I drive past one Tuesday afternoon and notice heavy machinery rolling onto that vacant lot next to the highway. I don’t think much about it with all this roadworks happening in Nadi. Next evening though I see construction hoardings and safety signs up around the site. Shit. I must have missed out on the industry grapevine about this job. Lucky bastards I think. I go past Thursday again, site sheds are up and a slab is being poured. Holdup! That’s fast. Who are these guys? Still no company signs were up. I go past Sunday and 1st floor block work is almost done. Red, yellow, blue flags are up high and flying. Ah the Chinese speediness.
We Fijian builders, we try. We really try. A typically good Fijian tradesmen should be able to lay about 100 – 120 blocks/day. My guy on site lays about 50. Whether we work 8 hours or 10 hours or 12 hours, it’s always 50. It don’t matter even if I stand with a gun barrel up his arse but the falla still gonna lay 50 for a day.
Us Fijians, you know. Rain, hail or shine we’ll work at our own speed. In that light, incredibly wise of our elected government to open up my share of the work to the Chinese, no? No, I mean really concepts like ‘on schedule’, ‘anticipated progress’, ‘deadlines’ – those things are not for us, is it?
Look at our new flag change for example. A fair amount of taxpayers’ money went into calling out for designs. Print media, large banners, radio advertising, the workss. Constant, regular, in-your-face reminders of the closing date. But still some absolute wonderfully patriotic-feel designs went up on Facebook after the design submission deadline. The social forums exploded with the apparent 2% of the population expressing their disappointment with the short-listed designs. Cries for more time and consideration of the non-submitted designs went up. Some began self-promoting their own designs on newly created Facebook pages declaring it the ‘best’. So I suppose it was wise again of our elected government to foresight our national tardiness on this matter and have some ‘inspired’ pre-designs ready on hand for public voting.
I’ve always somewhat maintained this that perhaps we the people of Fiji aren’t really ready for democracy. We like the idea of a being a democratic nation but we don’t want to take the responsibility of being one.
First, as citizens of a young independent Fiji which only happened as recent as 1970 – not even 50 years yet, we’ve never truly existed in a governance period where we’ve been completely democratic. It’s always been some sort of quasi arrangement. So the full extent of our rights and responsibilities as citizens, we’ve truly never known and exercised. All we know is elections and voting. After that we resume our seats on the front porch and fan ourselves with copies of the newspaper and murmur that next time we’ll vote the other party. In a democratic country, our responsibilities shouldn’t be just ending at the ballot box. It extends to keeping up to date with what the government is doing, how they are doing it and importantly why they are doing it. Just to simply let a bunch of elected representatives do what they deem is right for the country without questioning, is irresponsibility on our part.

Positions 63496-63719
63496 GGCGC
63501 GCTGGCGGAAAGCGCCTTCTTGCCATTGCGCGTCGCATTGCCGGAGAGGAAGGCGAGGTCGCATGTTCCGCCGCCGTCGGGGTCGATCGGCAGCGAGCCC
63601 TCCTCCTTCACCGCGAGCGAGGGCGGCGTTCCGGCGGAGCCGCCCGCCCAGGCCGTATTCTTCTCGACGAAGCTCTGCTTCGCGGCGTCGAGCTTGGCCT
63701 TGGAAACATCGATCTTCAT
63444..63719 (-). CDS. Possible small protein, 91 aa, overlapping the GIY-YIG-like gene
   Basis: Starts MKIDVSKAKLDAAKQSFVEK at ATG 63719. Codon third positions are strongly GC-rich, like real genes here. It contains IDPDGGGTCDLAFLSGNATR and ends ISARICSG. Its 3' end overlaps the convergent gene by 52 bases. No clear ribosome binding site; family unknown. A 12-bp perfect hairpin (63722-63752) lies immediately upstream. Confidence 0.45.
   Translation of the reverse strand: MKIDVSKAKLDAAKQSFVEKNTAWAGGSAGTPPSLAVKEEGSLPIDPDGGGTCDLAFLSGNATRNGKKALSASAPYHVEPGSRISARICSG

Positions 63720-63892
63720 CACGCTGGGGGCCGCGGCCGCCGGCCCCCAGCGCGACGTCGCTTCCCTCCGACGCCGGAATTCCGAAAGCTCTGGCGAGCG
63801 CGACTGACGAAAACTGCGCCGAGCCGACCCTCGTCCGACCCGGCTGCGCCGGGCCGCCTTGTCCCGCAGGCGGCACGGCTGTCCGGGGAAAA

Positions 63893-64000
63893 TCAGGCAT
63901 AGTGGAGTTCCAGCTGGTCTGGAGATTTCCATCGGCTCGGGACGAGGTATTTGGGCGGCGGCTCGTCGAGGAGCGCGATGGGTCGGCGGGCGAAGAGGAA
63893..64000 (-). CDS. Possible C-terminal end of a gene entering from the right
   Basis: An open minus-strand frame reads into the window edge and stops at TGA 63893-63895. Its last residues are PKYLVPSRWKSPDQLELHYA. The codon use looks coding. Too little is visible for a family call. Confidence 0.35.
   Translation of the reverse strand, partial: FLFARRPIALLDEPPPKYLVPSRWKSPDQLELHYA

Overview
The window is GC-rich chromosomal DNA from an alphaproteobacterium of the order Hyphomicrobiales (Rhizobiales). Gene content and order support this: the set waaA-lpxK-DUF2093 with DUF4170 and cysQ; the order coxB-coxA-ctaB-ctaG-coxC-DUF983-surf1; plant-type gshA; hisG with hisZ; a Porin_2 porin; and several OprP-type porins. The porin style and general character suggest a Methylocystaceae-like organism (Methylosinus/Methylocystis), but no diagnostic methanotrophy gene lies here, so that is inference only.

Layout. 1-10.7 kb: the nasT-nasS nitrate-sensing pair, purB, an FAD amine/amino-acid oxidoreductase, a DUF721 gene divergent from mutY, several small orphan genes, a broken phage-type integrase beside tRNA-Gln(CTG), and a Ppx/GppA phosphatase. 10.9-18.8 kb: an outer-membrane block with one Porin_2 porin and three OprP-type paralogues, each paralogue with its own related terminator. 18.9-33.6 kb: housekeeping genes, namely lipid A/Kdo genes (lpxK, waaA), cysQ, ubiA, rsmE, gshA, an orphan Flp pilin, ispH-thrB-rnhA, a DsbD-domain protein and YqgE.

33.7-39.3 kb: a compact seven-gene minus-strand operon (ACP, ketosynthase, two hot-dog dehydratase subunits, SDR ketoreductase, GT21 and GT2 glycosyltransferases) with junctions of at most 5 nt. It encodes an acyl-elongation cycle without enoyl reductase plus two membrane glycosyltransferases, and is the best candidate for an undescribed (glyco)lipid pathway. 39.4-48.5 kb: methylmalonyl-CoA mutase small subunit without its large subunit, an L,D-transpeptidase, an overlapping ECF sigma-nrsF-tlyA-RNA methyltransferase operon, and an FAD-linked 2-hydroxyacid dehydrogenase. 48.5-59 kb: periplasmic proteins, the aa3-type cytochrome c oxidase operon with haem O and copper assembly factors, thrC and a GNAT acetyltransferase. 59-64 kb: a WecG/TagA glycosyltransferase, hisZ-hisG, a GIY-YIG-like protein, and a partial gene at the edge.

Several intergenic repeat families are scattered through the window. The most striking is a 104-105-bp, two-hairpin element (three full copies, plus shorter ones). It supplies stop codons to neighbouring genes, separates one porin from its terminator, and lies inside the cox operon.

Secondly though, we’re not big confronters. And it’s a cultural thing. We’ve all got a bit of lets-keep-our-heads-down-and-out-of-this in us even in 2015. The native itauikei population have a history of chiefdom rule. Questioning and speaking out against a chief’s authority wasn’t really a done thing. While chiefs don’t have that much prominence today, chiefly families still are greatly respected amongst the community. And this not to speak against ‘authority’, to some extent is even prevalent today.
Us Indo-descents hadn’t known anyone else but our Maharaja Maharani before the British Raj took over. After a painful slave history, then a history of victimizing coups most Indo-parents even to this day tell their children to chup raho. To not question states ‘authority’. Freedom hasn’t come easy to the Fiji Indians and for most still living in Fiji, it’s not completely out of the woods yet. (remember SODELPA’s interview last year!) Dekho kounchi hoye is the general mantra.